As the connected home becomes more complex (the average house now contains 22 connected devices), I believe that context is the next great differentiator. Too many communication service providers (CSPs) are still treating their subscriber homes as carbon copies of one another—and providing customer care to match.
The impact of uncovering context can be a game-changer. It can allow CSPs to make data-driven business decisions about everything from network operations and sales to customer success and technical support.
Your customers are demanding personalized and proactive service. Context can help get you there.
What is “context” in telecommunications (telco)?
So, what do we mean when we say “context” in relation to internet users? The truth is, there’s a lot of data to consider coming from both within and beyond the home. Think about:
• Devices: What devices are being utilized? This includes mobile phones and tablets, desktop computers, laptops, smart TVs, IoT devices and wearables.
• Applications: Different applications have varied demands. What’s necessary for streaming on Netflix won’t be important when your 14-year-old is battling a raid boss.
• Network Conditions: What devices and applications are being used concurrently? Is there neighbor interference or Wi-Fi coverage issues?
• Infrastructure: This includes data gleaned from the whole service delivery chain, from the server and WAN to the CPE, LAN, core network and even the Tier-1 ISP.
In short, when you use the word “context” in telecommunications, you need to consider how subscribers consume the web, the devices and applications they use (plus the interaction between the two), subscribers’ neighboring networks and the underlying infrastructure itself.
What can CSPs do with that context?
Let’s say you can attain all of that delicious context, and you now have a blueprint of each subscriber’s connected home. You can see David on his iPad doing some light browsing on Amazon, Alex making headway on The Legend of Zelda on their gaming setup and Shannon on her laptop, taking part in yet another web conference that probably could have been a meeting. Underneath it all, you can visualize the network conditions—the beating heart made up of all the infrastructure working together to balance latency, bandwidth, packet loss and more.
What can you do with it? Here are three ideas right off the bat.
1. Audience Segmentation
A one-size-fits-all approach isn’t good enough for today’s customer experience. If you know which segment of your subscribers work from home, you can ensure you focus on what’s going to impact web conferences on Zoom, not what would ruin a Mandalorian marathon on Disney+. Segmentation can also be used to create additional categories of users, such as those who are in their critical initial 90 days as subscribers or those who are continually seeing service degradation and may be in danger of churn.
2. Bottleneck Identification
You can find the root cause of any issue when you have context that’s a lot wider than the Wi-Fi alone. Perhaps a new firmware version is impacting the router, or weak infrastructure in a precise location is wreaking havoc on the signal. It could be a challenge with a specific device running legacy software or a third-party application server that has nothing to do with the home at all.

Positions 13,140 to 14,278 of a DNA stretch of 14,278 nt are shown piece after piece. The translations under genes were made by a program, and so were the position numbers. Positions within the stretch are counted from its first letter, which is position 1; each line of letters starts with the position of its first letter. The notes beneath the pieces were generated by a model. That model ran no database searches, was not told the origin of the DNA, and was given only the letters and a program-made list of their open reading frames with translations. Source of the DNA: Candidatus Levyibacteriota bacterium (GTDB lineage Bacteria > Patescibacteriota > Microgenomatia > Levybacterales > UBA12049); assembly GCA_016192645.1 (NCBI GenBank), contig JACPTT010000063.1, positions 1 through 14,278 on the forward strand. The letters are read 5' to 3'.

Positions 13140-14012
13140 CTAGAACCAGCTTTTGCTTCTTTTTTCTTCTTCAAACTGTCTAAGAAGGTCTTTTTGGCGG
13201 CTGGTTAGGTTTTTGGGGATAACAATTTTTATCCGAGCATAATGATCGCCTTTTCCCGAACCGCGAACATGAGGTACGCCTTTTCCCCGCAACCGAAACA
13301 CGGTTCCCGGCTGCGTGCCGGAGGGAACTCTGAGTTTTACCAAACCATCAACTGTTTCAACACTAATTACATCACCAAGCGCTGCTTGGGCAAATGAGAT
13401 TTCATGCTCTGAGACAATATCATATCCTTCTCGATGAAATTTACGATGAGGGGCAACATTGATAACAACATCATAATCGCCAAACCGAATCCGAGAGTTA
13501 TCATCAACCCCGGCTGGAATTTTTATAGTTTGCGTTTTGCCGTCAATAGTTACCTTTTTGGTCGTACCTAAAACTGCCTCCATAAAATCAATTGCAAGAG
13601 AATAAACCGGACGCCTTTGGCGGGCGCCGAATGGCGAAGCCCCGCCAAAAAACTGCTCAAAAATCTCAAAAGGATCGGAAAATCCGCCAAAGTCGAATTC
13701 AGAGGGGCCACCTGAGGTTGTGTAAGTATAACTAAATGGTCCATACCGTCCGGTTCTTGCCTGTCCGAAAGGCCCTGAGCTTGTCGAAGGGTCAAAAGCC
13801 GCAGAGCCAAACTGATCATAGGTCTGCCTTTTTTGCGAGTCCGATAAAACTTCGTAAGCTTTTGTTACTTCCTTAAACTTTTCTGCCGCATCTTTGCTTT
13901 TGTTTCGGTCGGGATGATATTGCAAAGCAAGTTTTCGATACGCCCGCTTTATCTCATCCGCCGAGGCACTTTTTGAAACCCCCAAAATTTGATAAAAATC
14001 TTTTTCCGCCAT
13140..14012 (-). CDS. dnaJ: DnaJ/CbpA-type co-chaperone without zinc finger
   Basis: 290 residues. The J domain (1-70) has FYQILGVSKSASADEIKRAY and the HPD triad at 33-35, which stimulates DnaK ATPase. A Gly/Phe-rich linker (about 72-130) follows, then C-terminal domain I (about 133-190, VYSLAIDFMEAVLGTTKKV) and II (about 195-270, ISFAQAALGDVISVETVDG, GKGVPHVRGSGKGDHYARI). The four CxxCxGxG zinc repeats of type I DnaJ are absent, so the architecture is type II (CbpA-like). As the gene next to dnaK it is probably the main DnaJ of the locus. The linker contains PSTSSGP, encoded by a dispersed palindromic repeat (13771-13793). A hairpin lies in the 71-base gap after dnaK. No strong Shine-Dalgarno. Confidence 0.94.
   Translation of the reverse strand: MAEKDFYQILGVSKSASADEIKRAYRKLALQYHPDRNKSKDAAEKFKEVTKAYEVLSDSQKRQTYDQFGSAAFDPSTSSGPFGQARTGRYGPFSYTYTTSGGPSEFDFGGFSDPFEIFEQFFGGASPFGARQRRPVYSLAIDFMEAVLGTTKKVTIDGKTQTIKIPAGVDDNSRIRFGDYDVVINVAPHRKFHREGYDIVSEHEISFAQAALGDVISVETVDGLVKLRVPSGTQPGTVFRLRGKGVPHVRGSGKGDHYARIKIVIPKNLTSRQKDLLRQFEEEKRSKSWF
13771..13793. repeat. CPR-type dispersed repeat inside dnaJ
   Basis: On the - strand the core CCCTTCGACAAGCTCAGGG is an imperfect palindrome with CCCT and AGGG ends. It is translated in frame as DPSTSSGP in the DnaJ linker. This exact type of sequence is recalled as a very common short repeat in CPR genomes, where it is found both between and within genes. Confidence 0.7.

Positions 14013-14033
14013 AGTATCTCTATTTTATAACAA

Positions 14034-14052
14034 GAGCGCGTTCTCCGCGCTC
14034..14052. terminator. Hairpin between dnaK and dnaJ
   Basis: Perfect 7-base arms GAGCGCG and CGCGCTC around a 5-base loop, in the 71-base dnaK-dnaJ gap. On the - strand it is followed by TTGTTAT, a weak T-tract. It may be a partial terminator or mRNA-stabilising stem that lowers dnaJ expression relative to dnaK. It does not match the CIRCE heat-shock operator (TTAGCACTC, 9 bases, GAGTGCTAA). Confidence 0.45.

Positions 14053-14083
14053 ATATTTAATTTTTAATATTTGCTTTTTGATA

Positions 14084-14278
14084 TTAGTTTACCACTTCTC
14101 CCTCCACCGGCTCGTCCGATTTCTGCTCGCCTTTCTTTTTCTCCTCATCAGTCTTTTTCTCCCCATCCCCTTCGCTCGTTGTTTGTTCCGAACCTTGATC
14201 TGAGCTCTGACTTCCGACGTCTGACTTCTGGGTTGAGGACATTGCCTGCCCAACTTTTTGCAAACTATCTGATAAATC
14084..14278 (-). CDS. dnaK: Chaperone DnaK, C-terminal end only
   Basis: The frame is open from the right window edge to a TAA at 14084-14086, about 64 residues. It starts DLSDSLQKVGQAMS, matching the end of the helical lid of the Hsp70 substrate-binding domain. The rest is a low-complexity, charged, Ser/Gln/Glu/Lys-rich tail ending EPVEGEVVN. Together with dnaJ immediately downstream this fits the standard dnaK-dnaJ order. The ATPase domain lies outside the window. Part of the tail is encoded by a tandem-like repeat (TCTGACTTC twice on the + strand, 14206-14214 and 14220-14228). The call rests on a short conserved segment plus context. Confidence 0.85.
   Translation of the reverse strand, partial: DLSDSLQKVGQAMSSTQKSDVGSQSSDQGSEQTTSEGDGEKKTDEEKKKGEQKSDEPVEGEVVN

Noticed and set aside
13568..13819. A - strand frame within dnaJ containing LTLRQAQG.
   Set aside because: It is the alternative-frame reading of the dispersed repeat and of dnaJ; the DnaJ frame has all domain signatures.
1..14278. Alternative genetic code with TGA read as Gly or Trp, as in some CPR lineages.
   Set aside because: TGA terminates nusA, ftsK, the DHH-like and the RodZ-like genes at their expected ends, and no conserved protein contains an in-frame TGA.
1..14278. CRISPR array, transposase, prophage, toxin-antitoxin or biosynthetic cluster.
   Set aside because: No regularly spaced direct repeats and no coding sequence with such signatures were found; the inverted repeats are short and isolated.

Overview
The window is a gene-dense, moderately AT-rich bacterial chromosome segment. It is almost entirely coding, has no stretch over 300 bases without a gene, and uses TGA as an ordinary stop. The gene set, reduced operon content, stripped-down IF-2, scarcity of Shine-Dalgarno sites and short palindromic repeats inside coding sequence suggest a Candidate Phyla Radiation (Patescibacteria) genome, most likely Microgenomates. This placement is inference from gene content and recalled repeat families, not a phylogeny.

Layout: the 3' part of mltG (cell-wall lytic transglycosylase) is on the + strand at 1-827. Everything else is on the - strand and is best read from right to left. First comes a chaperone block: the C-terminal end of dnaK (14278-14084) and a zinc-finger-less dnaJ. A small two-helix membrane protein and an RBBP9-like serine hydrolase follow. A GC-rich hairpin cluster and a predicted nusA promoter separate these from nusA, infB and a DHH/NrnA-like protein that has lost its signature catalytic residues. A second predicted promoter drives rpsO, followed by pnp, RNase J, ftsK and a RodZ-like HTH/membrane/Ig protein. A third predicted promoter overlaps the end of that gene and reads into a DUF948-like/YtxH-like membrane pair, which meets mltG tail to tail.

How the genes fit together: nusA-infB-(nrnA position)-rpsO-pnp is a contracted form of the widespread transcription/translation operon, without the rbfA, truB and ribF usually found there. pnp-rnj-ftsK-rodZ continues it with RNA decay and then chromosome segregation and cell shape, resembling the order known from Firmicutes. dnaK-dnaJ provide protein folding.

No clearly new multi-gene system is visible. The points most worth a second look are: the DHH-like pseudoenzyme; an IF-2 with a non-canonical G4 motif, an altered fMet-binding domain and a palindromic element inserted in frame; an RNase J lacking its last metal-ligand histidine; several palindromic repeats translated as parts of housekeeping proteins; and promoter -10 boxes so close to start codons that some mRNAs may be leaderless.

3. Problem Resolution
In telco, speeding up time to resolution is everything. With context, problem resolution can be incisive and targeted to a specific issue. If a channel is choked, context gives you that visibility, and you can quickly implement band steering. If devices need to update, autoreconnect can be initiated in seconds. Your support reps no longer need to take on the role of the Spanish Inquisition, trying to uncover why a problem has occurred before they can even consider a fix.
How can contextual intelligence help telcos?
Now, let’s talk about contextual intelligence in a way that ties in the technology you use and the work that you do with wider organizational goals. No matter the business agenda, contextual intelligence can help make it easier for telco leaders to meet the following metrics.
• Reduce churn. It can provide the insight to proactively support those who are experiencing poor service, reducing the likelihood they’ll find service elsewhere.
• Increase revenues. With context, you could offer subscribers direct upsell opportunities, such as Wi-Fi extenders or larger data packages to meet real-time needs.
• Lower opex. Digitizing interactions in telco can reduce the cost to serve by up to 50% across customer care, maintenance and regular truck rolls.
• Improve average revenue per user (ARPU). You can find out which users are costing the most in maintenance or support. Segmenting can help you find which customers are profitable at a glance.
• Boost satisfaction. Differentiate from the competition by using context to drive customer loyalty. NPS scores will speak for themselves.
I believe that contextual intelligence could be a game-changer for telcos, whether it’s used for gaining a deeper understanding of the subscriber base and their needs or identifying ways to optimize operational costs. It allows telcos to move from a one-size-fits-all strategy to a personalized and holistic approach to subscriber engagement.